I am from India, work for United Nations. I visit rural and tribal schools in India. One of the need of tribal schools is to set up computer library, so that unprivileged children would learn about computing at early stage and would be able to build confidence at par with urban children when they go for higher education. I will be grateful if Rassberry Pi laboratories can be set up in such shools and someone guides me about the fund raising for the same. Please write me on email@example.com if you think you can help me.
Please check out our Education Fund and think about applying!
And if you have any specific PiNet related questions, feel free to contact the support address.
Also check out Rachel Pi from World Possibilities – http://pi.worldpossible.org/
We have a computer lab that was nearly useless for teaching programming because the hard-disks were configured with Windows minus any programming tools and “locked down” so no additional software could be installed. My solution was similar to the project here: a server was set up so the lab computers could boot a Debian squashfs image as root over the network and then run diskless. We created boot disks that contained a Linux image and initramfs that mounted the root over the network. Amazingly an old Pentium III server could manage 15 mounts without any lag.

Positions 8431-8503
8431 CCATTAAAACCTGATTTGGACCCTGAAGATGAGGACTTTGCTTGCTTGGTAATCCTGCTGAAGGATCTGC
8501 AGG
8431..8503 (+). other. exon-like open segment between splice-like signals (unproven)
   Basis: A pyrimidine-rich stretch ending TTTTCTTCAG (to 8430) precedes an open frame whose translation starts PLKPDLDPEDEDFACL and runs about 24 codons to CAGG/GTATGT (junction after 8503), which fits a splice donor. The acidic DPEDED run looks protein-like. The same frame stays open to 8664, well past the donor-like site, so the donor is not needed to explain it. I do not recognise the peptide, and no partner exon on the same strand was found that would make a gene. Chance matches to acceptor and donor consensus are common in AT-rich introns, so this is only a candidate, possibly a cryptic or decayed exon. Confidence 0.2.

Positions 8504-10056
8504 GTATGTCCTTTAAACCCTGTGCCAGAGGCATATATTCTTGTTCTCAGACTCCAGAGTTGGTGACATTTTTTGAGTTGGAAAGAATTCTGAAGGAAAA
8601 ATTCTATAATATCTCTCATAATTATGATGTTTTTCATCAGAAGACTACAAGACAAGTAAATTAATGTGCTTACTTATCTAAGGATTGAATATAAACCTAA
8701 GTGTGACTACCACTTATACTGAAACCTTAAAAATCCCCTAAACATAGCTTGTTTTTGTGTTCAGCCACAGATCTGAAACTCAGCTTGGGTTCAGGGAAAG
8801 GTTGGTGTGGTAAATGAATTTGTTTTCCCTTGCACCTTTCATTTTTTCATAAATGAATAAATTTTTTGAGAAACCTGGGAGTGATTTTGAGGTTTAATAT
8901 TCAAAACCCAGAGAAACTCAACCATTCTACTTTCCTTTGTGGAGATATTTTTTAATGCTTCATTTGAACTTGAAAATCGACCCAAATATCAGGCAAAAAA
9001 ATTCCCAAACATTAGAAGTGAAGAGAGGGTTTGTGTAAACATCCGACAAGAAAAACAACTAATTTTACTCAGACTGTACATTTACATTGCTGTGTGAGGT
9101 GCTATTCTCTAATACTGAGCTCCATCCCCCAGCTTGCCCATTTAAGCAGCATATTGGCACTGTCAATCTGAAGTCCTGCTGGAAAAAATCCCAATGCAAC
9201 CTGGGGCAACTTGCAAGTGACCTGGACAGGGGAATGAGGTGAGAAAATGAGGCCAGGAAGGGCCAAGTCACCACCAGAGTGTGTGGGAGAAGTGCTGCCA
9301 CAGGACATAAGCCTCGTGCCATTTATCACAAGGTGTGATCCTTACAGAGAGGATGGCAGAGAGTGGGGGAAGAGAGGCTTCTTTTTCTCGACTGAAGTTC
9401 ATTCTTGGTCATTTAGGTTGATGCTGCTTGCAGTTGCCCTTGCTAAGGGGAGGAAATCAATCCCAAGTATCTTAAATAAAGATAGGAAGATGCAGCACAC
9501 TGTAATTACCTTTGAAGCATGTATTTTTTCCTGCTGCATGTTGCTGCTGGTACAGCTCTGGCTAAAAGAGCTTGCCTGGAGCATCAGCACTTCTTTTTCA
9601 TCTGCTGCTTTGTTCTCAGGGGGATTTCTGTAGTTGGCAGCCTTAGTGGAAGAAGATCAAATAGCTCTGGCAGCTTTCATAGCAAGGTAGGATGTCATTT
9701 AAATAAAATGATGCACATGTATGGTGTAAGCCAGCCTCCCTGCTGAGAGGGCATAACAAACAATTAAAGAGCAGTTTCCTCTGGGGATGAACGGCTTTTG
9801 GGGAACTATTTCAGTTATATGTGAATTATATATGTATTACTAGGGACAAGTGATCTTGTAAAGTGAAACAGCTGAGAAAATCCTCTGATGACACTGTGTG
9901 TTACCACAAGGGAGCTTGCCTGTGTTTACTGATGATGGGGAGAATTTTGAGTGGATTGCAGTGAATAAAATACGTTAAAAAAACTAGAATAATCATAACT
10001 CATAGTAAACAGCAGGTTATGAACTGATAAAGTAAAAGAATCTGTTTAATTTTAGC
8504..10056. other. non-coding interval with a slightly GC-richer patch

While the network root filesystem could be updated with new applications as the course progressed, new boot disks had to be made in order to upgrade the kernel. It appears PiNet has this same issue: If the kernel needs to be updated, every sdcard needs to be manually reflashed.
For the Raspberry Pi, I wonder whether it might be better convenient to install u-boot on the flash card and then load the actual Linux kernel over the network as well.
This would allow an administrator to also upgrade the kernel remotely without having to manually reflash all the sdcards.
Eric – at http://pinet.org.uk/articles/advanced/kernels.html it says
“You may notice after software updates to PiNet, sometimes your PiNet clients will randomly reboot just after hitting the login screen a single time. This is because they have detected they are running an out of date version of the kernel files (mismatch with the version on the server) and the server has automatically copied the new kernel and initramfs over to the SD card. It must restart the Pi to apply the update. It should only happen a single time for each SD card on a new kernel update.”